Hardness of Hardcoat Anodize
Question: What would be the hardness of the Alcoa Alumilite 226 hardcoat finish? The substrate is 6061 alloy aluminum tubing. G.S.
If you follow the manufacturer’s processing guidelines for this finish, I would expect the Rockwell ‘C’ scale hardness to be somewhere in the range of 50–68. This is in the same range as the hardness of nitrided steel. For the curious, Rockwell ‘C’ 50 –68 converts to Vickers or Diamond Hardness of approximately 500–942. The Knoop Hardness equivalent is 530–920. Incidentally, Rockwell ‘C’ of 68 is the top of the scale.
The processing guidelines for the Alumilite 226 process are sulfuric acid concentration of 12 wt.% and 1–2% oxalic acid. This is the same as 130–140 g/L sulfuric + 10–12 g/L oxalic. Of course, percent is by weight, not by volume. The temperature of the anodizing bath is 50°F (10°C) + 2°F (+ 1°C). Current density is 36 ASF, or 3.9 A/dm2.
Anodizing under these conditions will yield 1 mil (25 ?m) of anodic film thickness in 20 min, 2 mil in 40 min and so forth. If you’re anodizing high-copper aluminum alloys (2000 series), expect slightly less coating; perhaps 20% less with these processing conditions.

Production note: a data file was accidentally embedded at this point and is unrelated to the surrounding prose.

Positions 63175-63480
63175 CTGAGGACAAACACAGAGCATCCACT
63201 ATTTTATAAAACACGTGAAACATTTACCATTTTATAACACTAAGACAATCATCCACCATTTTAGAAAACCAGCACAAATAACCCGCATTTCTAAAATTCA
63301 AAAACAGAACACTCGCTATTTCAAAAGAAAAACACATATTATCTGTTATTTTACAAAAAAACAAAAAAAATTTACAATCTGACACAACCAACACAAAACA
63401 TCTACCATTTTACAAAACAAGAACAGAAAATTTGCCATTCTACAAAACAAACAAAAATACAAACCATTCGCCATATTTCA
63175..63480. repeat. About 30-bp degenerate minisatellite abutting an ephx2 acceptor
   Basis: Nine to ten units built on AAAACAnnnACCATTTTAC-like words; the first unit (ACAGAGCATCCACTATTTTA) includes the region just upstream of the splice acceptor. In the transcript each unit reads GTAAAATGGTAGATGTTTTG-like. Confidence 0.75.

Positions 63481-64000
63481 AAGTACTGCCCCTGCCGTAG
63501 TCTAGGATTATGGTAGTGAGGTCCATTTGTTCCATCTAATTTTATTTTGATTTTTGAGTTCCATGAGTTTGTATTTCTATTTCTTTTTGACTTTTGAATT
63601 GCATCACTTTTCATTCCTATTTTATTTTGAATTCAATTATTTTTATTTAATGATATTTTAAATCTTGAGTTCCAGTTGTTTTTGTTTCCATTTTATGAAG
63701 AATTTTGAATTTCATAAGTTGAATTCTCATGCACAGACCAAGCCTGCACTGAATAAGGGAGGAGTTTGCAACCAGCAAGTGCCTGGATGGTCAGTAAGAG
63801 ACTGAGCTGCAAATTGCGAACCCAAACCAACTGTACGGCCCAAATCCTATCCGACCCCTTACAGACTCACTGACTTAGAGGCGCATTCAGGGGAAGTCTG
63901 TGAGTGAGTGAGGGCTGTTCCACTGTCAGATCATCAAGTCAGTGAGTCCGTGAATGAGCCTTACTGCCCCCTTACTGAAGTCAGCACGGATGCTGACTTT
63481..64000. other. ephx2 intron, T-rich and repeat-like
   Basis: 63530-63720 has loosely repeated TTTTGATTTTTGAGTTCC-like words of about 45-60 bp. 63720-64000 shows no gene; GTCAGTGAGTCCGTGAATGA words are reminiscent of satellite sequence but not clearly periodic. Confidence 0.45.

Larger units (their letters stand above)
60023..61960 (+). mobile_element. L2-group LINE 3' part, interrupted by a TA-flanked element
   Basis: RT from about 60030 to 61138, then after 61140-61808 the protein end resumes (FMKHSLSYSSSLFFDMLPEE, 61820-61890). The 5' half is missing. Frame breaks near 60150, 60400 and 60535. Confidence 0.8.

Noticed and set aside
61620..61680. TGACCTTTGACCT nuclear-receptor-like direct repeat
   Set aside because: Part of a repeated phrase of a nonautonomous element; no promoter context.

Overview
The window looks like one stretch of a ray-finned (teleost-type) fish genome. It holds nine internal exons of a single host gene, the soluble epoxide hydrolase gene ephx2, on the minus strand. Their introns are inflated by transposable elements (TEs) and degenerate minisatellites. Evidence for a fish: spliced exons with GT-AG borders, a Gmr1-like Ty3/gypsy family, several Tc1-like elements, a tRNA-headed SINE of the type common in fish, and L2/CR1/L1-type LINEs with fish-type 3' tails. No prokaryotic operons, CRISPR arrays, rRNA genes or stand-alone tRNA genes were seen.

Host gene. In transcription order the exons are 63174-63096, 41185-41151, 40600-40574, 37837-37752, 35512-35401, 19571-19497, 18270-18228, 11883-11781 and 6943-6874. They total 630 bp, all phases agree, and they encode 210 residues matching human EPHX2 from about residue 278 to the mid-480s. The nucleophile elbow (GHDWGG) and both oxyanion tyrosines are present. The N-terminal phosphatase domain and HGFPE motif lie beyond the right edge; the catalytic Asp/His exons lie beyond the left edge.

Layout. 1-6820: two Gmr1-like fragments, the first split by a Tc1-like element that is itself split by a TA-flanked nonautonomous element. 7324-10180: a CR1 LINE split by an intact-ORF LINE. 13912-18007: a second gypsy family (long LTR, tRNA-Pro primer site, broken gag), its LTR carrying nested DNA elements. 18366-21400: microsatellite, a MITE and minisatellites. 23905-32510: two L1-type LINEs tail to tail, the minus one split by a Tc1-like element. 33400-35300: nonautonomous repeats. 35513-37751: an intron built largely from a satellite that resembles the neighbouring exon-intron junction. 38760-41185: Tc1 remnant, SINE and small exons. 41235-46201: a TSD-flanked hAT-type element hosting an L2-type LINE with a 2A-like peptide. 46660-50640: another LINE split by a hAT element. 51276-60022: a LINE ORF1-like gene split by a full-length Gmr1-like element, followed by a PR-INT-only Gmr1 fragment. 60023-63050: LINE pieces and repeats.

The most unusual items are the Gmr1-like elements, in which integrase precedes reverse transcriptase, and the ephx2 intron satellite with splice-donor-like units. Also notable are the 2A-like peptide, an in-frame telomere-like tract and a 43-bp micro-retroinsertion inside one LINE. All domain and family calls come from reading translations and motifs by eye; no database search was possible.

In general, if the coating is to be sealed, expect hardness up to 30% less than for unsealed coatings.
Types of anodizing, processes, equipment selection and tank construction.
Benefits of anodizing include durability, color stability, ease of maintenance, aesthetics, cost of initial finish and the fact that it is a safe and healthy process. Maximizing these benefits to produce a high–performance aluminum finish can be accomplished by incorporating test procedures in the manufacturing process.
The following anodizing process overviews are provided as a means of introduction to aerospace anodizing